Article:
cell-phone-in-car

Traffic fatalities caused by distracted drivers are increasing every year, and cell phone use is largely to blame. According to the U.S. National Highway Traffic Safety Administration (NHTSA), distracted driving overall was a factor in almost 3,200 traffic fatalities in 2014 and nearly 3,500 in 2015 in the mainland U.S. and Puerto Rico. Of those deaths, cell phones were the distracting element in 476 deaths in 2015, up from 406 in 2014.

In the words of Anthony Foxx, secretary of the U.S. Department of Transportation: “Distraction is still a problem. Too many people are dying and being injured on our roadways.”

NHTSA Releases Guidelines to Address Driver Distraction

On November 23, 2016, the U.S. Department of Transportation’s National Highway Traffic Safety Administration (NHTSA) released proposed guidelines to address driver distraction caused by mobile and other electronic devices used in vehicles. It was its second phase of voluntary guidelines to address driver distraction on U.S. roads. The first phase focused on devices or systems built into the vehicle at the time of manufacture.

New Guidelines Encourage Car Safe Mobile Device Innovation

NHTSA’s voluntary guidelines are designed to encourage portable and aftermarket electronic device developers such as Apple and Samsung to design products that, when used while driving, reduce the potential for driver distraction. The agency’s guidelines encourage manufacturers of mobile devices to implement features such as pairing, which links a portable device to a vehicle’s infotainment system. Both paring and Driver Mode limit the time a driver’s eyes are off the road, and also keep the full functionality of the device when used at other times. Driver Mode, like Airplane Mode already on a smartphone, locks several apps such as message, Facebook, Twitter, LINE, WhatsApp and Instagram that need to transmit or receive a signal, so they can’t be used.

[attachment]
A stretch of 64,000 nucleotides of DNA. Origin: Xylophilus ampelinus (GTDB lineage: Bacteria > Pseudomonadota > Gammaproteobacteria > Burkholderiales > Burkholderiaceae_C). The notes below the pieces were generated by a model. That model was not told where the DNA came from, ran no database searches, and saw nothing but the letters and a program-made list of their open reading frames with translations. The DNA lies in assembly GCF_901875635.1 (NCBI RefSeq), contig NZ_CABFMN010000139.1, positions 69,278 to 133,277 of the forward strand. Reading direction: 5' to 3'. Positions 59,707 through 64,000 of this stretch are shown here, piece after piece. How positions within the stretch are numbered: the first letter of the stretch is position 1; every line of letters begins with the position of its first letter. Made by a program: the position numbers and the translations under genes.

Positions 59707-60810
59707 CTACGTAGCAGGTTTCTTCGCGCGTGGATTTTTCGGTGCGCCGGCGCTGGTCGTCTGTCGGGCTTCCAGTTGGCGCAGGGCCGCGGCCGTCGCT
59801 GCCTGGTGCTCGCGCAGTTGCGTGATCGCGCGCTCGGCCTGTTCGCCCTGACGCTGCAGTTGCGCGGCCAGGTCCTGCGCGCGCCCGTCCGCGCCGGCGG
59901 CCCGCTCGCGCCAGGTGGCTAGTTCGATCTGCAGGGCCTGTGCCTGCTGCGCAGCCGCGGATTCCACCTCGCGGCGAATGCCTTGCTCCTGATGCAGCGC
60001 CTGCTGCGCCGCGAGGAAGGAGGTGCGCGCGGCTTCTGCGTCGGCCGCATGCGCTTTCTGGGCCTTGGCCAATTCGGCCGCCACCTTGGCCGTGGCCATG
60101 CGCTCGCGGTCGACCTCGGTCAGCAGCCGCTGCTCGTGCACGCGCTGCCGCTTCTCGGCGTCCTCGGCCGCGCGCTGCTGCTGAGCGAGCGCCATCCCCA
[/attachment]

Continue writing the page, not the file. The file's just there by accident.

NTSA Wants Mobile Device Technology Activated by Vehicle Motion

NHTSA wants to see technology that automatically reduces a phone’s functionality and switches the display to a simple interface when it detects the car is in motion, which could block video and prohibit use of a keypad. Some smartphones already have this feature. Sony Ericsson models have “In Car” profile or “Driving” profile, which rejects all call-ins and sends a quick message in English to the phone number calling in to call back later because the phone’s owner is driving.

The agency is seeking public comments on its proposed guidelines. You can submit written comments at Regulations.gov.